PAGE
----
# Help on proving that there is at most 1 x such that A(x)

I'm looking for someone that can explain this lecture slide to me in a more clear language. I have an exam in a few days and i just cannot wrap my head around why this means that there is only one x s.t. A(x).
In my understanding, you take ∀y for A(y) and then cross-reference ∀x and ∀y to find the value of x and y that both satisfy A(x). However, i don't clearly see what this value of y is, because to me it seems completely arbitrary based on what you choose for y and therefore ∀x∀y((A(x)∧A(y))→ x = y ) does not exclude the possibility of multiple x values that can satisfy A(x) as there can be multiple instances where x=y.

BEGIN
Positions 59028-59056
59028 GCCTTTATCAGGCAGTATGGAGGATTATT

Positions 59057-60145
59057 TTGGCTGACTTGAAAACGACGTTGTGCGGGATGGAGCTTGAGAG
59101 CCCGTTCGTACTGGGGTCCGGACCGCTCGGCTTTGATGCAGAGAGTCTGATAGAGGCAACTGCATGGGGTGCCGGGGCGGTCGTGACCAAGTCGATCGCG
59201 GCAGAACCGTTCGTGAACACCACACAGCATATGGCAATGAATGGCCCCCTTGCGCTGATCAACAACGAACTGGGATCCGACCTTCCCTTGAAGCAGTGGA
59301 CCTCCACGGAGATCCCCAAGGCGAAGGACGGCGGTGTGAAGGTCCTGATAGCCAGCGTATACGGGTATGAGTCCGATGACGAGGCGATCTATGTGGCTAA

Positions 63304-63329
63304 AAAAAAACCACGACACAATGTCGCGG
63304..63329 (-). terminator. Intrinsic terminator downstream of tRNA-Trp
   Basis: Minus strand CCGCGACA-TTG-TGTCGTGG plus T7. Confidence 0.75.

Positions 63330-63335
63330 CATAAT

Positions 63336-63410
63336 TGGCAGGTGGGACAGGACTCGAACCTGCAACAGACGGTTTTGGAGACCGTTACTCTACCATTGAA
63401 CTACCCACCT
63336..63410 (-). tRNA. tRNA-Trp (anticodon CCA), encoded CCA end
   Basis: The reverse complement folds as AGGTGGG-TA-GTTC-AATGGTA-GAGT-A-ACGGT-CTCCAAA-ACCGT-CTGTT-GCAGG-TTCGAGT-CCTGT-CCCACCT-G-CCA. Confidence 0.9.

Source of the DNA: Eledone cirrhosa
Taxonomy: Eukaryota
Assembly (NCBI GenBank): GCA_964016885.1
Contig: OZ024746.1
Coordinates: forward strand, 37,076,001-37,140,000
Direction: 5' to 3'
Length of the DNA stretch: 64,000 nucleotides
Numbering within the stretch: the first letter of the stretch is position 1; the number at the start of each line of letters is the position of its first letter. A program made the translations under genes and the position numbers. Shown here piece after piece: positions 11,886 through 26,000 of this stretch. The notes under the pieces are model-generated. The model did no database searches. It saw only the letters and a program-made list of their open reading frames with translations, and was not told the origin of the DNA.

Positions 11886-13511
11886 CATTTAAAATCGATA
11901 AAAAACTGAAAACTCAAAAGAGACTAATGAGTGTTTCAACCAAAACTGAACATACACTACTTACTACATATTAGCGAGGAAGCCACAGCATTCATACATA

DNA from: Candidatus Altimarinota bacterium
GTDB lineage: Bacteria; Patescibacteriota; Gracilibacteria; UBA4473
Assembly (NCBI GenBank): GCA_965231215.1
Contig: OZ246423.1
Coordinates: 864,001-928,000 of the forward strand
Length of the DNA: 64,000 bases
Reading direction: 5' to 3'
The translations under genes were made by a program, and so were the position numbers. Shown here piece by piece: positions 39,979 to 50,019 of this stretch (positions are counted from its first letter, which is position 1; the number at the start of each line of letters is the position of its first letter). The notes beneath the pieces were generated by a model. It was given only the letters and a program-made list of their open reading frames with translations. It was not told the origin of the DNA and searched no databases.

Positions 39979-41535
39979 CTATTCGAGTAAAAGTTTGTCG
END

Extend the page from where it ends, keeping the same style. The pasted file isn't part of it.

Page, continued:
If anyone can give me an example or tips on how to visualize this it would really helpfull!

• NO; assume that there are x1 and x2 such that both satisfy A. This means that A(x1) ∧ A(x2) is true and so from the formula above you will derive - using Modus Ponens - that x1=x2. Jan 21 at 16:38
• "At most" because the formula is true also when there are none. But if there are, they all "coincide" (see argument above). Jan 21 at 16:52
• Check with the natural numbers (starting from 0) and with the property "less than 2". You will see that the formula is not true. Jan 21 at 16:55
• Jan 21 at 17:18
• Exactly...... but not "random" sets, but elements whatever of the same "domain" or universe of discourse. Jan 21 at 17:54